Complacency warning over HIV

Agnes Lam

A near-record number of infections in HK prompts calls for better education, especially for cross-border travellers

A health chief warned against complacency and an Aids activist urged better education for cross-border travellers yesterday after a near-record number of HIV infections was recorded in Hong Kong in the first quarter of the year.

Eighty-nine new infections were recorded, up from 65 in the previous quarter and just two short of the record 91 cases in the third quarter of last year, when the annual total was 313 infections - the most since 1984.

The Centre for Health Protection's senior medical officer, Raymond Ho Lei-ming, warned that if the trend continued, this year could see a record number of new cases of the virus, which can lead to full-blown Aids.

The new cases took the total number of infections to 2,914. Of these patients, 799 have Aids. Seventeen people with HIV developed Aids in the first three months of this year.

Of the new HIV infections, 52 were contracted from sexual contact and eight from drug use. The cause of infection of the other 29 was not known.

Dr Ho blamed the high rate of infections on over-optimism for treatment for the virus and a lack of awareness of the need to practise safe sex.

'People think cocktail drug therapy can delay the progress to full-blown Aids and can help control their illness, and such an attitude lures them into continuing to engage in high-risk activities,' he said. He warned that while cocktail drug therapy can improve the lives of patients, there was still no cure for Aids.

The chief executive of Aids Concern, Loretta Wong Wai-kwan, urged the government to put more resources into public education, especially for cross-border travellers, about the risks of contracting HIV. 'There is little information about what they do on the mainland. Their condom usage rate is not known, nor do we know if they have unsafe sex. And their mobility is very high.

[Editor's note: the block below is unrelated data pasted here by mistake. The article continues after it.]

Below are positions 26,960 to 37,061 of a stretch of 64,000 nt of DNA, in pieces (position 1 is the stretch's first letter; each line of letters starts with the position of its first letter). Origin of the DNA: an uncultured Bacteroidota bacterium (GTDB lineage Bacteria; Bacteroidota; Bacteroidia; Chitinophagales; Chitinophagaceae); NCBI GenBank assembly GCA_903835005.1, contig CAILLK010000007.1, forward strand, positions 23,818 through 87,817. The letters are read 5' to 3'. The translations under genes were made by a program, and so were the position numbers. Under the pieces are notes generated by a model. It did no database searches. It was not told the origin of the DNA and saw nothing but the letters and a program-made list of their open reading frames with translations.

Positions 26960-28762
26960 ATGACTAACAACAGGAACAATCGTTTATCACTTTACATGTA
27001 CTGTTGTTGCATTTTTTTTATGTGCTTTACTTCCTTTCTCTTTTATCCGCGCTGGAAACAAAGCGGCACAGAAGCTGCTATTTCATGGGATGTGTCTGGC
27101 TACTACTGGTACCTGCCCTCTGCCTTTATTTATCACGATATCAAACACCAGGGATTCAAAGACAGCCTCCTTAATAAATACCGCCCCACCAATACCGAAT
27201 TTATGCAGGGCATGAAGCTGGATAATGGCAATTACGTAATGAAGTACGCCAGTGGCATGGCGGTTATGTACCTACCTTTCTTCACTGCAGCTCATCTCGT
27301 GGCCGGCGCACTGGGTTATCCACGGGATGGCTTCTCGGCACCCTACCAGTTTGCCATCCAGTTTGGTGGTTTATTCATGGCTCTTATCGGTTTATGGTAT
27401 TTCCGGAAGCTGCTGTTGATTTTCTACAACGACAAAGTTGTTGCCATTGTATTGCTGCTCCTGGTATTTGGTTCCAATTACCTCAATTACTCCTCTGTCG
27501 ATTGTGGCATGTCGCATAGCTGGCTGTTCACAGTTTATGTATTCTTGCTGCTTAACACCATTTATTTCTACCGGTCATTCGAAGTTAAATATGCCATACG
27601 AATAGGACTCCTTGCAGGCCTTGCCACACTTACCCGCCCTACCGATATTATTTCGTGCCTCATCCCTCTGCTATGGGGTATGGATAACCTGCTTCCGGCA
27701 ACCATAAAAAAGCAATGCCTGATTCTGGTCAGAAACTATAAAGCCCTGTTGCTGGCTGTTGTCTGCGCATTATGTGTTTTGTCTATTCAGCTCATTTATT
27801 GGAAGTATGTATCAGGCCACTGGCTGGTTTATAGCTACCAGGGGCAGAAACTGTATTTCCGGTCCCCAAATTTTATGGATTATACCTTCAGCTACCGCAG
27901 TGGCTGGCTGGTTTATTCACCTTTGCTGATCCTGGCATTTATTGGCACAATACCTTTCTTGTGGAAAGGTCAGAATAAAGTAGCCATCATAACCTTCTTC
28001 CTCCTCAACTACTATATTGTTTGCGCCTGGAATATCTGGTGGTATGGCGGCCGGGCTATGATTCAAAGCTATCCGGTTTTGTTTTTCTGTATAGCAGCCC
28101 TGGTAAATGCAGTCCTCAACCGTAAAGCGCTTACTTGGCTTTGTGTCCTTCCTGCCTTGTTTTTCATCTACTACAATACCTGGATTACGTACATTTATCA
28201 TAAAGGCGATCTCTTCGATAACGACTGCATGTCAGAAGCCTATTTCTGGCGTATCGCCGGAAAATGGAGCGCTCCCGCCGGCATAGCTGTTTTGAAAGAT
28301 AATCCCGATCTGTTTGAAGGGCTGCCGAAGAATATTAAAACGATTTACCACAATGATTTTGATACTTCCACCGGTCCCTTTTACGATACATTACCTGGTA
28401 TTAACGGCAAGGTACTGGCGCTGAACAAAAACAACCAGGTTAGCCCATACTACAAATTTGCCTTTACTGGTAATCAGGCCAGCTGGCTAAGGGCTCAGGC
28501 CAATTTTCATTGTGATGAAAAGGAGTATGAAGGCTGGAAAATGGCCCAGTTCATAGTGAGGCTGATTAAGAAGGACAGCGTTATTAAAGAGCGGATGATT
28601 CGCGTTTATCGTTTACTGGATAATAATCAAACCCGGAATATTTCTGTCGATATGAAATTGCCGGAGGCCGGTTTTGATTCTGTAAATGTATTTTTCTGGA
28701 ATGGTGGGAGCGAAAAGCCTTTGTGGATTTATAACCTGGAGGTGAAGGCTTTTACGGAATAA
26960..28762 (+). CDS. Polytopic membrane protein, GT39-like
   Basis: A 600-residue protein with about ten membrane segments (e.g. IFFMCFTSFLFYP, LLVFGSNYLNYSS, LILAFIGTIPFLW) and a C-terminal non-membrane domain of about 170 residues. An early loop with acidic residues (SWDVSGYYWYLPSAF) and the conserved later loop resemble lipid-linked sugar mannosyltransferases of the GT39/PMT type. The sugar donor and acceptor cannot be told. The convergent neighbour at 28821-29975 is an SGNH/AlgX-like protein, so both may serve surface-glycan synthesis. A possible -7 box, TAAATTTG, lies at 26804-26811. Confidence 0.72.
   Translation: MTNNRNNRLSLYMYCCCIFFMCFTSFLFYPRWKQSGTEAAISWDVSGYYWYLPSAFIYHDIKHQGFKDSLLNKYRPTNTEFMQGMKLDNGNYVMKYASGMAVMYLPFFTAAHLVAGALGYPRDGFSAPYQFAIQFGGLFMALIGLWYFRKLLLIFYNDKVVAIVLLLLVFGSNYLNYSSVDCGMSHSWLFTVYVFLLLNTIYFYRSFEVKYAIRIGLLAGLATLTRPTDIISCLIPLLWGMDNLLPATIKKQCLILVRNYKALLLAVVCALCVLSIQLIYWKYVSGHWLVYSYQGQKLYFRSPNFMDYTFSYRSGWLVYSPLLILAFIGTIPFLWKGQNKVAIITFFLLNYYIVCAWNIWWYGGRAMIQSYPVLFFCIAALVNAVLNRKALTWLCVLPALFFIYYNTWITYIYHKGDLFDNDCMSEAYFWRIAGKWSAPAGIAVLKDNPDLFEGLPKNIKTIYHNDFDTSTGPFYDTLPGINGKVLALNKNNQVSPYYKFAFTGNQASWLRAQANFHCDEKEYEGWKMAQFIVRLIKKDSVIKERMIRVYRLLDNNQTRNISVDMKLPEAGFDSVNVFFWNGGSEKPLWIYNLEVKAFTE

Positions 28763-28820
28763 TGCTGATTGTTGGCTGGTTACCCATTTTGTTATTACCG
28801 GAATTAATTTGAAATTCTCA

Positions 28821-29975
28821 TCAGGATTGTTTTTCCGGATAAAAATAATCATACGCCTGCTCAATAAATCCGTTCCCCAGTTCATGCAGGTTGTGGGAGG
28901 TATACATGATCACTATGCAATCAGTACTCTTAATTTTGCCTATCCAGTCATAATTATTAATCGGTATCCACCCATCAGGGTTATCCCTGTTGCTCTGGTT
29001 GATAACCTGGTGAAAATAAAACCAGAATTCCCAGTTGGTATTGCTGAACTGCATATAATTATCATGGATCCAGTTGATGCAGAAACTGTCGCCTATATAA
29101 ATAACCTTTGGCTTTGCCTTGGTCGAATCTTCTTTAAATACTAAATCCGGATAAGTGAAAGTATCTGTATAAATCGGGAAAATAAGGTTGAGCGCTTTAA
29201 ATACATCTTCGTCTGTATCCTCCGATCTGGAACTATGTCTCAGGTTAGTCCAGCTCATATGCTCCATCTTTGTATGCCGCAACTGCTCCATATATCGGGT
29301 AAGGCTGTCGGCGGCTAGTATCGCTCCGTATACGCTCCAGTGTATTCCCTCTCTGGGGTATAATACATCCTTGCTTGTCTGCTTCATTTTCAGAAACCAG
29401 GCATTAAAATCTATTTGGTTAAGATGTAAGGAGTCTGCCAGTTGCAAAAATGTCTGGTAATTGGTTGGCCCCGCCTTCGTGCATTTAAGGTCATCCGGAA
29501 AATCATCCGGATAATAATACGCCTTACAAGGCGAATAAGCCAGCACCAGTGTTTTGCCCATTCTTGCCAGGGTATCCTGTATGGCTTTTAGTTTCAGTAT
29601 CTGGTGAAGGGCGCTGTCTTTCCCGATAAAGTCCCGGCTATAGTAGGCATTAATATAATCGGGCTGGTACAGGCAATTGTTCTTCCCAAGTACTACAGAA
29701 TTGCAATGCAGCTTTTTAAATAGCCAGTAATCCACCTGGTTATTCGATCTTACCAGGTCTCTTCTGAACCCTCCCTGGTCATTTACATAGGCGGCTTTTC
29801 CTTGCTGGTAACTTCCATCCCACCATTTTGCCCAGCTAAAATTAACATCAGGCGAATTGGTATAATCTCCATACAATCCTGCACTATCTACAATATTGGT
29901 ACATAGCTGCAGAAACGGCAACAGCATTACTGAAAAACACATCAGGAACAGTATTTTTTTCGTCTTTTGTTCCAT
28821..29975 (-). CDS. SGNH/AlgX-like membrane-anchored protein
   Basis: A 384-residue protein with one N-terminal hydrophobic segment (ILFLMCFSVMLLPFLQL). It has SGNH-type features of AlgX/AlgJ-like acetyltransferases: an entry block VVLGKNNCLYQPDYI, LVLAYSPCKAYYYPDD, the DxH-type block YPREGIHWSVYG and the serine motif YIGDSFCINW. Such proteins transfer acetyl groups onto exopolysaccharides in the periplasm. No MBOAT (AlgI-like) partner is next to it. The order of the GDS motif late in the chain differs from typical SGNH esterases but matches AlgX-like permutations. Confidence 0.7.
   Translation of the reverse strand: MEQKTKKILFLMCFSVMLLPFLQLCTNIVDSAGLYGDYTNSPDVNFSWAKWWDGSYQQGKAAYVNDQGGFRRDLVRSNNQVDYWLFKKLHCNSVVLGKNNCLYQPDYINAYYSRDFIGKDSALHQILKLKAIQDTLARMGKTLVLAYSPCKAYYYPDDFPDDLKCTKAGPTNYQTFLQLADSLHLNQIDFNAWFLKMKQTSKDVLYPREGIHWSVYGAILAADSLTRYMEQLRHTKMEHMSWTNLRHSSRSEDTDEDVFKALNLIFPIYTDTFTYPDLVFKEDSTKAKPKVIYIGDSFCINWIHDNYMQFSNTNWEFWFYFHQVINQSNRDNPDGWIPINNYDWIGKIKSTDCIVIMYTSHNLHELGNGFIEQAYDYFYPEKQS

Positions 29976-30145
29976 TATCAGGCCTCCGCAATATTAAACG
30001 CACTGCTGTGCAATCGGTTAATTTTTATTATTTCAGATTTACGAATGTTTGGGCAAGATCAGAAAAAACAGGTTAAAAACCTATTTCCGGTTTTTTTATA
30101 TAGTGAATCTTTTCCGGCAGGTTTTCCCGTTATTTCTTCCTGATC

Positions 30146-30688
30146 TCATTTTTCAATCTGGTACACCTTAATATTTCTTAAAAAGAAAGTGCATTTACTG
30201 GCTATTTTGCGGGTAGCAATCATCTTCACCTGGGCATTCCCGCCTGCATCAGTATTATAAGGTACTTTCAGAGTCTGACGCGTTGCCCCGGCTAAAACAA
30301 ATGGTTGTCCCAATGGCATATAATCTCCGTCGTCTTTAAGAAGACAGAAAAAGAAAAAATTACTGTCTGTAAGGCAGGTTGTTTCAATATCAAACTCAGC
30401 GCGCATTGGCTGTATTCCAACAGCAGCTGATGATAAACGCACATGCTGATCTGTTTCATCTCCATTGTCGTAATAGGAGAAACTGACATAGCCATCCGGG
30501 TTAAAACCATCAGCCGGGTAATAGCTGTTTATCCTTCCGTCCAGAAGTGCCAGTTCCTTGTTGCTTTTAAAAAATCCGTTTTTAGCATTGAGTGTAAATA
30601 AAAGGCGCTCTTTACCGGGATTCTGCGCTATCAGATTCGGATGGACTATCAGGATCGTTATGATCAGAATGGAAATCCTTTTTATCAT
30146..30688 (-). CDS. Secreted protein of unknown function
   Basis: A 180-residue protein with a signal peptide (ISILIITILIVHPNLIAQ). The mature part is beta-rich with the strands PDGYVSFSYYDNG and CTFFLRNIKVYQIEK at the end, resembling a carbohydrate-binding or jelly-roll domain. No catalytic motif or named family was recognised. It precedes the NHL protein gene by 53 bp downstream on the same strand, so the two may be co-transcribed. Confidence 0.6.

'This group of people threatens an Aids epidemic in Hong Kong.'

Ms Wong said the lack of information about travellers hindered efforts to prevent the spread of HIV. 'If we can learn more about them, then we can conduct campaigns which target their needs and help them more effectively,' she said.

Dr Ho also expressed concern over the increasing burden on government medical expenditure of HIV/Aids treatment.

'Every year the government spends about $100,000 on each patient just for buying drugs,' he said. Antiretroviral drug therapy was provided to HIV sufferers at almost no cost, he said.

Ms Wong said many patients were worried the government might pass the cost of treatment onto them. 'We hope the government will continue to offer subsidy and the policy will not be affected by medical reforms. As long as Aids patients can stay healthy with the help of medication, they can also work and make an economic contribution to society,' she said.

'The most important thing is, every patient should have a chance to receive treatment regardless of their financial background. This principle should be applied to all patients in Hong Kong, no matter what diseases they have.'